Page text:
Three studies reported some transfusion benefits if the Hb level is low (<80 g/L), but they also reported harm with high Hb level [35, 36, 46]. A retrospective descriptive epidemiological study of 78,974 patients older than 65 years with acute myocardial infarction showed that RBC transfusion was associated with a lower risk of 30-day mortality if hematocrit was below 24% (odds ratio (OR): 0.22; 95% CI: 0.11 to 0.45) or between 30% and 33% (OR: 0.69; 95% CI: 0.53 to 0.89), but not in cardiac patients with hematocrit above 33% [46]. Alexander et al. [35] reported that RBC transfusion tended to have a beneficial impact on mortality if the nadir hematocrit was ≤ 24% (adjusted odds ratio (aOR): 0.68; 95% CI: 0.45 to 1.02), but the opposite was found if it was > 30% (aOR: 3.47; 95% CI: 2.30 to 5.23). Aronson et al. [36] reported that RBC transfusion in patients with myocardial infarction decreased the risk of mortality if the pre-transfusion Hb level was ≤ 80 g/L (adjusted hazard ratio (aHR): 0.13: 95% CI: 0.03 to 0.65), but the risk was increased if the Hb level was > 80 g/L (aHR: 2.2; 95% CI: 1.5 to 3.3). Shehata et al. [19] reported a lower risk of mortality in 2,102 adults who were transfused after coronary artery bypass graft (CABG), but the association was not statistically significant (adjusted OR (aOR) = 0.44; 95% CI: 0.32 to 14.1).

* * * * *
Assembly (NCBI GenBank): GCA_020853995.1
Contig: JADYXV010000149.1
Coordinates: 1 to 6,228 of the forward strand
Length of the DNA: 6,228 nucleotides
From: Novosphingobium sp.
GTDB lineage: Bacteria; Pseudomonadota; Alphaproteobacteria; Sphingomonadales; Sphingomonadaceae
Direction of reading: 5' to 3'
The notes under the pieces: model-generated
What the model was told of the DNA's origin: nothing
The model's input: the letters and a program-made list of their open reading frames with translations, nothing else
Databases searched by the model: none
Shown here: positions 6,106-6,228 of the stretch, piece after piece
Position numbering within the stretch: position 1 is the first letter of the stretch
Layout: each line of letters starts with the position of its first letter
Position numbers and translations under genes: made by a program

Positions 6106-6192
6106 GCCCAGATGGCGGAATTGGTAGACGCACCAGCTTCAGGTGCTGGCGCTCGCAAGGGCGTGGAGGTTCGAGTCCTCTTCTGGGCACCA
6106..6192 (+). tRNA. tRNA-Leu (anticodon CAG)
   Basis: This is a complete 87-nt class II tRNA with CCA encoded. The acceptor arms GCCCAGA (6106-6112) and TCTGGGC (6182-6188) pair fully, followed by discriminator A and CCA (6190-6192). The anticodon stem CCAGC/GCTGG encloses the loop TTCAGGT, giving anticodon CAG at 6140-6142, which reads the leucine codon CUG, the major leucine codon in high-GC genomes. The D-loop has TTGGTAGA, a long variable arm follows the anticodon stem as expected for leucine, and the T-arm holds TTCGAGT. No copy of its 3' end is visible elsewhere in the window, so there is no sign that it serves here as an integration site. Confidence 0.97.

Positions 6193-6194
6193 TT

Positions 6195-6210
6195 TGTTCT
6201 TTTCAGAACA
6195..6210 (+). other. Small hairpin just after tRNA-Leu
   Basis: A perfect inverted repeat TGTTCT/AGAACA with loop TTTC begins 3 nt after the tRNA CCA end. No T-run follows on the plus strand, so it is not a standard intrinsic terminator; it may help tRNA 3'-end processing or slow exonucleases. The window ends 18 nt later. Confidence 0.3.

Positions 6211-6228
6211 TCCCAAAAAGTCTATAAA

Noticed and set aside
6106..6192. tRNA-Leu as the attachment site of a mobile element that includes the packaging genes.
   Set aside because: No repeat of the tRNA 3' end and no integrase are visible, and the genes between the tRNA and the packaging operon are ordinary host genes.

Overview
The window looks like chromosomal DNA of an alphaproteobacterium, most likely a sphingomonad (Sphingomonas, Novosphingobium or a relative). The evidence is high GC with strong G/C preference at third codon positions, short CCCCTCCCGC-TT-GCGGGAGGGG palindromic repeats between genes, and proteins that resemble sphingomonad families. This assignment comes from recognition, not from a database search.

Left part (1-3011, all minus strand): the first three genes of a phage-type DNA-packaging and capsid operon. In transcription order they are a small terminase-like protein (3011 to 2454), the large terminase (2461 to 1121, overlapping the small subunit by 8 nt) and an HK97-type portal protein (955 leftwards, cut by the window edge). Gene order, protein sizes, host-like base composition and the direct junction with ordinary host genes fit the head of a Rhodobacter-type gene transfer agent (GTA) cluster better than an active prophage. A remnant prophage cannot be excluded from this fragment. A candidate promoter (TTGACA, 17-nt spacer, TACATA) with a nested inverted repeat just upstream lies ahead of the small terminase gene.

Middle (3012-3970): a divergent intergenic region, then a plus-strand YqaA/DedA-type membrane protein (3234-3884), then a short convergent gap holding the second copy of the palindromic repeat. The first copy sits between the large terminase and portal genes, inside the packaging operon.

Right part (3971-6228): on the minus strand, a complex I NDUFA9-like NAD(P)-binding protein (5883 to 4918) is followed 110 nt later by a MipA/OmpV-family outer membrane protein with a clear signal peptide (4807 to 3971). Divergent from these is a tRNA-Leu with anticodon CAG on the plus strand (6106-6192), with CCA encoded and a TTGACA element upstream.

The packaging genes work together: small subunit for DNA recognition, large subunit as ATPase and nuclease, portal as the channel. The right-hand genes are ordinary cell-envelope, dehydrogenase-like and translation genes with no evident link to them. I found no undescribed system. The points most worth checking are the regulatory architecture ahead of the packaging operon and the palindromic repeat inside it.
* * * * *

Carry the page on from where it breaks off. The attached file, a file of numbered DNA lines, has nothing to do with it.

On the other hand, six studies of adults undergoing cardiac surgery, CABG or with myocardial infarction reported increased mortality in transfused cardiac patients [39, 40, 4244, 47]. Rao et al. [43] published a descriptive epidemiological study on 24,112 patients with acute coronary syndrome who were enrolled in three large randomized controlled trials (RCTs). They compared the outcomes of those who received at least one RBC transfusion (n = 21,711) and those who did not (n = 2,401); RBC transfusion was associated with an increased HR for 30-day mortality (HR = 3.94; 95% CI: 3.26 to 4.75). Probability of 30-day mortality was higher in transfused patients with nadir hematocrit values above 25%. In the systematic review of Chatterjee et al. [51], the risk ratio of death in transfused patients versus controls was 2.91 (95% CI: 2.46 to 3.44) and the risk of secondary myocardial infarction was 2.04 (95% CI: 1.06 to 3.93), but there was a very significant heterogeneity in both instances (I2: 92% and 98% respectively). Garfinkle et al. [53] also published a systematic review on 11 observational studies that enrolled 290,847 patients with acute coronary syndrome: the unadjusted OR of mortality in transfused patients ranged from 1.9 to 11.2; a meta-analysis was not performed because there was too much heterogeneity, but the data suggested a protective effect of RBC transfusion if nadir Hb drops below 80 g/L and neutral or harmful effects above 110 g/L. In summary, there is evidence in adults with cardiac disease that RBC transfusion is associated with mortality and ischemic events.